With regard to population need, states varied in the robustness of their primary care workforce. The median number of PCPs per 100,000 people in 2000 among all states was 63. PCGME trainee growth over the study decade in relation to the 2000 PCP-to-population ratio varied widely across states without an apparent pattern or trend (r = −0.06; Figure 2, panel A). Of the 15 states with a PCP-to-population ratio below the median, 7 had PCGME decreases > 10%, while 8 had PCGME growth > 10%.
The total number of annual medical school graduates increased nationally by 19.0% from 2002 to 2012, with a median state increase of 12.5%. In many states, large changes (increases or decreases) in UME graduates did not correlate with corresponding growth in PCGME (r = 0.17; Figure 2, panel B). More than half of states had ≥ 10% growth of UME graduates, yet the majority of these states had declines in PCGME trainees.
Between 2002 and 2012, the U.S. population grew by 9.7% with a median state population growth of 7.8%. All but one state (Michigan) had positive population growth, with 35 states having > 5% growth and 20 states having > 10% growth. However, among the 25 states accounting for 85% of PCGME production, no state had net growth of PCGME trainees once corrected for population growth (Figure 3). Once adjusted for population growth, the national PCGME decline was 15.3% (unadjusted decline = 7.1%), and the median state decline among all states was 9.7% (unadjusted decline = 2.7%).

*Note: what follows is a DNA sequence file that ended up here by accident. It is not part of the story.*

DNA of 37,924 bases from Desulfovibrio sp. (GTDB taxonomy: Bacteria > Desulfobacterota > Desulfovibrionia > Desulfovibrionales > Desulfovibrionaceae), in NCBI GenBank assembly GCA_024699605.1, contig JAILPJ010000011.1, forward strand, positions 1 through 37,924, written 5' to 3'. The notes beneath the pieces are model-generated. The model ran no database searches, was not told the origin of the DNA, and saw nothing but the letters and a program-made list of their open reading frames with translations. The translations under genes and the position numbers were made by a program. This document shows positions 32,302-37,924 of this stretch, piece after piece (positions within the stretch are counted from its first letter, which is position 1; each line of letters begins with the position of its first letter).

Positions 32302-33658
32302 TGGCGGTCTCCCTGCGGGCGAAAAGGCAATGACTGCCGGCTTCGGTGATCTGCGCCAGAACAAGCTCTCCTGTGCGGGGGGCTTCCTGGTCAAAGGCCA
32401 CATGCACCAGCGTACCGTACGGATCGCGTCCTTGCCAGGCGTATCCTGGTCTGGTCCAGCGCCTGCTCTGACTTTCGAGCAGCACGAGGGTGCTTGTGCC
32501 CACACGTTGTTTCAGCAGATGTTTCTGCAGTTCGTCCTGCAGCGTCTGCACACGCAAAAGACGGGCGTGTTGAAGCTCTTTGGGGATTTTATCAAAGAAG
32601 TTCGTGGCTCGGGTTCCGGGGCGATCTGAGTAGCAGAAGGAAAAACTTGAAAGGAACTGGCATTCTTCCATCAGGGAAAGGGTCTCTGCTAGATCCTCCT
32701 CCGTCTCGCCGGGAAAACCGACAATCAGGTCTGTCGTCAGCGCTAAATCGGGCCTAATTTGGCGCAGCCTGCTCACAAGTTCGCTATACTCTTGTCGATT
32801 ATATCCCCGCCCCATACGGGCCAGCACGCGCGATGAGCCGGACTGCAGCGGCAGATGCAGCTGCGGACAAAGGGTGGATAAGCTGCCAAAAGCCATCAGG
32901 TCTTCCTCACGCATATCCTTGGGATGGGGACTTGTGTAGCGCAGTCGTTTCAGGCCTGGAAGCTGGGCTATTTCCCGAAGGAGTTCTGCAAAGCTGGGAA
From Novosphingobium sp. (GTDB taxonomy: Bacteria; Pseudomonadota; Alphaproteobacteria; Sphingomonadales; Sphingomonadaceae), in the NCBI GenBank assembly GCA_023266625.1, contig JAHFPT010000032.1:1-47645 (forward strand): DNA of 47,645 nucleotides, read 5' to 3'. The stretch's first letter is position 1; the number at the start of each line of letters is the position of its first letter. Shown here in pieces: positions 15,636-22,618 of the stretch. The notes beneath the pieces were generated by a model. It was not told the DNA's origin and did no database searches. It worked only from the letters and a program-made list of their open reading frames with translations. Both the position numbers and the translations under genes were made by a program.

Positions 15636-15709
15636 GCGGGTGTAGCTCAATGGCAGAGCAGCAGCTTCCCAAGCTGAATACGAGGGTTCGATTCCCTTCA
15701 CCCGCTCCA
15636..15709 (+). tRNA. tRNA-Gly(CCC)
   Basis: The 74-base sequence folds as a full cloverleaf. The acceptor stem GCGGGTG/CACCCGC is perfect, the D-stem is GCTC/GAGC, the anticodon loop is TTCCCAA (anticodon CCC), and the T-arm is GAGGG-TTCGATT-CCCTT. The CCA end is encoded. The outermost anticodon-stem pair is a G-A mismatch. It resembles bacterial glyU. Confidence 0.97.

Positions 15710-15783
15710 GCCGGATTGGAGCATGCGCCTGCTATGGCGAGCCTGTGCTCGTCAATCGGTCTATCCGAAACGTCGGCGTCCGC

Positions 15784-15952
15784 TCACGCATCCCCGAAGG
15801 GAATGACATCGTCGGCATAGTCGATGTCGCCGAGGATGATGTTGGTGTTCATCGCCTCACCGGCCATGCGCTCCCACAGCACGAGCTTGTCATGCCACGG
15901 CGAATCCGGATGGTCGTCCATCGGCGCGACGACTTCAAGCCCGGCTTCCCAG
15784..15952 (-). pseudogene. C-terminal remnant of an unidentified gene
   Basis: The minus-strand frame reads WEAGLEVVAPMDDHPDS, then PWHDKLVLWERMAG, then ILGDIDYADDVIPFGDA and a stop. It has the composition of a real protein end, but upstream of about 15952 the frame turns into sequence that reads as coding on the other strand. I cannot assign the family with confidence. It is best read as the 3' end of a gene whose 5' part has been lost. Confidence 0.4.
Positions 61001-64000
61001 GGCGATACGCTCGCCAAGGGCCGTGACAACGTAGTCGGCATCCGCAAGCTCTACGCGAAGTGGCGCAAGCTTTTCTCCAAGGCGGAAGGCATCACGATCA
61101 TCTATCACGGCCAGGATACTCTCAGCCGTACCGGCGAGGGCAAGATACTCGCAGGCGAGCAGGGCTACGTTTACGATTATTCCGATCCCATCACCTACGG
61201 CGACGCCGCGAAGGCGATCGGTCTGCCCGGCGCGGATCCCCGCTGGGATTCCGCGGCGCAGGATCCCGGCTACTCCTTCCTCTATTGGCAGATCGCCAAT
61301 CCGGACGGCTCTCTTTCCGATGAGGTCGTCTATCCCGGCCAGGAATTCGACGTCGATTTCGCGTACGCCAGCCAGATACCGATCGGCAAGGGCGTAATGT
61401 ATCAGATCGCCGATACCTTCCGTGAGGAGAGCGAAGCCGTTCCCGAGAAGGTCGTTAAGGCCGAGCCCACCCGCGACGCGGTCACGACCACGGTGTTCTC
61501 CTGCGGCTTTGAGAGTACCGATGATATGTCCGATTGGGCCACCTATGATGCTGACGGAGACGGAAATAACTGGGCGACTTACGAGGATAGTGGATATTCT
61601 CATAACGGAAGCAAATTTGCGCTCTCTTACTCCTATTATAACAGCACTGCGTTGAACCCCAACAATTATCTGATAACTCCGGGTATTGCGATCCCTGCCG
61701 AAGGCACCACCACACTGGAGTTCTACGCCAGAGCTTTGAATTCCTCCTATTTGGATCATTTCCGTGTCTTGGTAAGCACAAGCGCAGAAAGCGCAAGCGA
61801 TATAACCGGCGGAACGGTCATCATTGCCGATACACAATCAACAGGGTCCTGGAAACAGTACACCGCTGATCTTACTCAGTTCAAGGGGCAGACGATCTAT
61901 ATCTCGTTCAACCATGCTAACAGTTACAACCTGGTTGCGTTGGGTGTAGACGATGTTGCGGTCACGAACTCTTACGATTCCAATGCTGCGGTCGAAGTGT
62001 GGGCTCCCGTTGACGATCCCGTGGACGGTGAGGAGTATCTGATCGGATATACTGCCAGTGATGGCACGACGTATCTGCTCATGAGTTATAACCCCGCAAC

Despite states’ critical role in addressing local physician workforce needs, our findings show little correlation at the state level between PCGME growth and ostensible indicators of population need, such as PCP-to-population ratio or UME expansion. Further, the rate of state-level PCGME expansion has been largely unable to keep pace with population growth. Despite a federal funding cap on new GME positions in existing teaching hospitals, these positions have continued to grow, principally among subspecialty training programs (i.e., fellowships). Toward the end of our analysis period, the Health Resources and Services Administration Primary Care Residency Expansion and Teaching Health Center (THC) programs established numerous PCGME positions, although not enough to gain net core primary care trainees. Since 2012, there has been a considerable increase in the number of THC trainees27; however, if subspecialty (i.e., fellowship) positions continue to grow and be filled at a rate similar to the rate of growth in this analysis, it is unlikely that the growth in THC trainees will be large enough to offset the overall declines in PCGME trainees. Furthermore, ongoing funding for these programs is tenuous,28,29 and this modest federal contribution has not yet shifted the GME system away from specialization to address local workforce needs or the current and predicted national deficit of PCPs.